Case Study – Royal Mail text scam
On Friday, ‘Sally’ received the phishing ‘Royal Mail’ text message, asking for her to pay £2.99 additional postage fee. At the time, Sally was unaware of this scam. She checked the website for information and thought the text message was legitimate. It was Sally’s birthday that weekend and she was expecting a couple of packages to arrive. Sally has paid for additional postage fees before, so didn’t think this message was suspicious and paid the fees. She entered her contact details, date of birth and credit card details on to the duped ‘Royal Mail’ website.
The following week, the criminals used this information to phone Sally. They pretended to be calling from the ‘bank’s fraud team’ and told her about some suspicious activity on her account. They took her through some security questions to cancel her cards before they could issue her a new one. After building up trust, the criminals convinced Sally to transfer her money in to a new account they had set up.
Sally was suspicious and challenged the callers, but they were able to convince her she was speaking to her bank by telling her account balance. They told her to look at the phone number they were calling from. The scammers used number spoofing software to display false caller-ID information to trick Sally into thinking that she was on the phone to her real bank.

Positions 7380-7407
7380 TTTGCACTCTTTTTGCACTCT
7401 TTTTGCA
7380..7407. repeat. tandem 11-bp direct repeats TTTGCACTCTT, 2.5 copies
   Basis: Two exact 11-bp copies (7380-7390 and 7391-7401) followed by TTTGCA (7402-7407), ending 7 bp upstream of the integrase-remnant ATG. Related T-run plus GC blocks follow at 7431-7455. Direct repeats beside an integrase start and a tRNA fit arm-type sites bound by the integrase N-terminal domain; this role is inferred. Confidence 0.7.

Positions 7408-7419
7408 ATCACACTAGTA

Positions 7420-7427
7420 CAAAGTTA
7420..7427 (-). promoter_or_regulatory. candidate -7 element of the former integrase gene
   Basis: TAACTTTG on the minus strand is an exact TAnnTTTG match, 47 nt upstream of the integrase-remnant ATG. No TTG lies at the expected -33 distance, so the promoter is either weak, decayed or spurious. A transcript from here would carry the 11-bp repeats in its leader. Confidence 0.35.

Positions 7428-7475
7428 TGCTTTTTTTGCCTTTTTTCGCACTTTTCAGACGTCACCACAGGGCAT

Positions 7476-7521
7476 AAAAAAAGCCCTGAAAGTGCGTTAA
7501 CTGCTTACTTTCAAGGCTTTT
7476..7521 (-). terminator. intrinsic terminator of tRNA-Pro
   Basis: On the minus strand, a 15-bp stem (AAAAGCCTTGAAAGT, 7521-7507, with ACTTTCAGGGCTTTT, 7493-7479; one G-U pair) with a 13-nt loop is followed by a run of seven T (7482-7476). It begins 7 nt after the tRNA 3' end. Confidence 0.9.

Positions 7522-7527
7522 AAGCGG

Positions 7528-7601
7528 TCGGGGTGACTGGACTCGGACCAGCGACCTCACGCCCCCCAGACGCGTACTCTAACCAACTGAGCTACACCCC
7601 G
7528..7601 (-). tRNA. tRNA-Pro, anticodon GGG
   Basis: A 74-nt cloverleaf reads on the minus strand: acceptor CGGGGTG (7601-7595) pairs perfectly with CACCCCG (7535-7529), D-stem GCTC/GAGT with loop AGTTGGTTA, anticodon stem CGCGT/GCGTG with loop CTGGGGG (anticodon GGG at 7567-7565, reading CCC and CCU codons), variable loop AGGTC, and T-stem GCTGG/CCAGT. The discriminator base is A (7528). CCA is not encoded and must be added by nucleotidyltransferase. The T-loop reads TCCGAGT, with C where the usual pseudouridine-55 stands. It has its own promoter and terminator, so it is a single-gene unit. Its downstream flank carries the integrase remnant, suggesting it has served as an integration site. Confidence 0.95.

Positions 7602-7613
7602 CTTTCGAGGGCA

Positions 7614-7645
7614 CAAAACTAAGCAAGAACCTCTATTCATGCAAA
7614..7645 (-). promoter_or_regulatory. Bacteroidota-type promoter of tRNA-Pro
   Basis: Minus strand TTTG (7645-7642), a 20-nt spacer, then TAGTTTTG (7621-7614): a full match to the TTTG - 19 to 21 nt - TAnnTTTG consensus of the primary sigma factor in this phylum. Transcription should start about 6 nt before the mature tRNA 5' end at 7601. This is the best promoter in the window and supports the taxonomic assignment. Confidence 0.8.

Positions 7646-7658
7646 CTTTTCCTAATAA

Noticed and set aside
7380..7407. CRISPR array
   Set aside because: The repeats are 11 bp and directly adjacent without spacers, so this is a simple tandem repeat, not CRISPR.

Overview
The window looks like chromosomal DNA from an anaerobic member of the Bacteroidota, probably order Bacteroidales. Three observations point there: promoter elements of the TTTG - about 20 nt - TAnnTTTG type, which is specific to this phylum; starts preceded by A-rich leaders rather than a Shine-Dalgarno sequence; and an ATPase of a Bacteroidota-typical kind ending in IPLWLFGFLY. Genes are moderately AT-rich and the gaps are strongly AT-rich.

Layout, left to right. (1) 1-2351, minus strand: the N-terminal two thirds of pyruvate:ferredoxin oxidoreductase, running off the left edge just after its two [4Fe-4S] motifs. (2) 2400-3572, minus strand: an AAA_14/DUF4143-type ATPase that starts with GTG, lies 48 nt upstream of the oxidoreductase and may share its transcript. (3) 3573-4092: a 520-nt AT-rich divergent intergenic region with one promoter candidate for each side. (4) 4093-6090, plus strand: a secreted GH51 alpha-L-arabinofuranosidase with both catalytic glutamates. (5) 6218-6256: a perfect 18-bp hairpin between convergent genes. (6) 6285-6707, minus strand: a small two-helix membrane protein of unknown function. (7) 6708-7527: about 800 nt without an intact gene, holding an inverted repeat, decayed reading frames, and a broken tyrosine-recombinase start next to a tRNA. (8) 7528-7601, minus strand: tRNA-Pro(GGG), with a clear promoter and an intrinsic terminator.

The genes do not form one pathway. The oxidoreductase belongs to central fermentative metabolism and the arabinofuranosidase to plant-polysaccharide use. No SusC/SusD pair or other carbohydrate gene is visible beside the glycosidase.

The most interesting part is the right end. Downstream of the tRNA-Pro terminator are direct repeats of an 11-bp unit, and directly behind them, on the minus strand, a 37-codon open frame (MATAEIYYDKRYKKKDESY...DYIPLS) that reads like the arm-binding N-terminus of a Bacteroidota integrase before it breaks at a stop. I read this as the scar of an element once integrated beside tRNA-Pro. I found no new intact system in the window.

The criminals requested Sally to send money into an account they had set up using her details. This made it look like she was sending money to someone she knew. They also made her transfer money in smaller payment amounts so it wouldn’t trigger any security alert on her bank system.
Sally only realised this was a scam when the criminals asked her to transfer her overdraft amount which she didn’t have. They insisted that she did and got her to try. The final transfer didn’t work, which confirmed to her that she had been a victim of crime and she ended the call.
Sally got in touch with her legitimate bank. They managed to cancel her cards and they launched an investigation in to the fraud claim.
- A bank or payment card company will never ask you to transfer money out of your account to another that you do not recognise. You should hang up immediately.
- Never provide financial or personal details to a caller. You can call back on a number you know to be authentic. You should call this from a different device or call a friend first to make sure that the scammer is not connected to the phone line. Many scammers will have the ability to spoof numbers to fool you in to thinking they are genuine.
- Advice on how to spot a fake Royal Mail notification Royal mail don’t collect shipping costs by email (or text message), so be aware and stay cautious.
- If you fall victim, you should report this to your bank and report this crime to Police Scotland by calling 101.